• Methamphetamines
It should be noted that ketamine, when used outside of a therapeutic setting, can also be abused. Ketamine therapy typically involves low-dose ketamine administered by a health practitioner who may provide adjacent talk therapy during the session or integration counseling post-session.

Can Ketamine Help with Opioid and Opiate Addiction?

The opioid epidemic in the United States has become a public health emergency. In many cases, individuals begin by using both non-prescription drugs and prescription painkillers such as oxycontin, Vicodin, or Percocet. Over time, some users may become addicted to those prescription medications or move from abusing prescription drugs to heroin or other opiates.(6,7)

Fortunately, researchers have found that ketamine may provide a new tool for combating drug addiction and abuse. This promising research suggests that ketamine is a viable solution for those struggling with opioid addiction.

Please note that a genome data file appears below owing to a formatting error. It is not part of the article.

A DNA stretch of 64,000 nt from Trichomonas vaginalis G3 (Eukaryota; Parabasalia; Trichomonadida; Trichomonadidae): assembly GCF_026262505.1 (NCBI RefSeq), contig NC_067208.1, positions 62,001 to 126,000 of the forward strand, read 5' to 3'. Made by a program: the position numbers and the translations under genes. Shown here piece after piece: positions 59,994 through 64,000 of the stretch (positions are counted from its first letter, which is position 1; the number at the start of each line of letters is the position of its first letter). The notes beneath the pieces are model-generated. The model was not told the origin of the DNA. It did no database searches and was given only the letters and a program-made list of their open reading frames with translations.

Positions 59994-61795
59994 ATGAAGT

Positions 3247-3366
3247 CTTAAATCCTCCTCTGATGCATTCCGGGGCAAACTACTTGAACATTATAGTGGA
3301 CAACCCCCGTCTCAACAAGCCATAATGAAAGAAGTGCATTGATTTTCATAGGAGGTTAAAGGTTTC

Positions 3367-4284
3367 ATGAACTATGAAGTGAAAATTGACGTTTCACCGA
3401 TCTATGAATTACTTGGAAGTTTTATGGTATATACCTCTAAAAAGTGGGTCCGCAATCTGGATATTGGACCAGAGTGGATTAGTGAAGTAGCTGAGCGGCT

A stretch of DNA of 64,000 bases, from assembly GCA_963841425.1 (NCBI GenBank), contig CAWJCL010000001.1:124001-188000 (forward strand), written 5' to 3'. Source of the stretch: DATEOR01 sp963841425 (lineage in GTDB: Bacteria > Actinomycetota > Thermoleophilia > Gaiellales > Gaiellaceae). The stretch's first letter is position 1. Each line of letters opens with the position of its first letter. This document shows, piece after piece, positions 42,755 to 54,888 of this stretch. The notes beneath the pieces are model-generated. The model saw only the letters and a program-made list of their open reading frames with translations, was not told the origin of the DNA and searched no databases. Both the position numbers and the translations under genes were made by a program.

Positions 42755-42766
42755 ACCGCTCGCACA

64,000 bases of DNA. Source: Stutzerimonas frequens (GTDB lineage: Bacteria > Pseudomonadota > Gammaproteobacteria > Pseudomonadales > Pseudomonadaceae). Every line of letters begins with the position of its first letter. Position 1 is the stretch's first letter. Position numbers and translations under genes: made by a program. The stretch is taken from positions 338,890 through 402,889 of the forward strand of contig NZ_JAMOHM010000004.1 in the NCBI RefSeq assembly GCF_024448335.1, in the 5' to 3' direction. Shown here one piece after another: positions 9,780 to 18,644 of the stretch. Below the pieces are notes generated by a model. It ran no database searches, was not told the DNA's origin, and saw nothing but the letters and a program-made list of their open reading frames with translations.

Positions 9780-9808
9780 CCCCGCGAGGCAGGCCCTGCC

a couple discussing ketamine treatment for opioid addiction

Ketamine and Cocaine Use DisorderKetamine may also work to help individuals with addiction to cocaine. A study was done on eight individuals dependent on the drug. The participants were divided into three different groups: two ketamine groups, one low-dose (0.41mg/kg) and one high-dose (0.71 mg/kg), and a placebo group (IV Lorazepam). The results showed that the group with the low-dose infusion of ketamine had a greater motivation to quit using cocaine than the placebo group. Additionally, those that received low-dose ketamine significantly reduced the number of days they used cocaine (22 out of 28 days before treatment was reduced to five out of 28 days following treatment, four weeks later).(8)

What Causes Addiction?Addiction is a complex condition that can have a range of underlying causes.(9) Age, stress, environment, occupation, and mental health are contributing factors. In many cases, these stressors can cause people to seek a means of escape or reprieve. This need for release and escapism may cause some individuals to seek out substances that make them feel good or allow them to temporarily avoid the problems that are causing them stress and pain, whether emotional or physical.(10)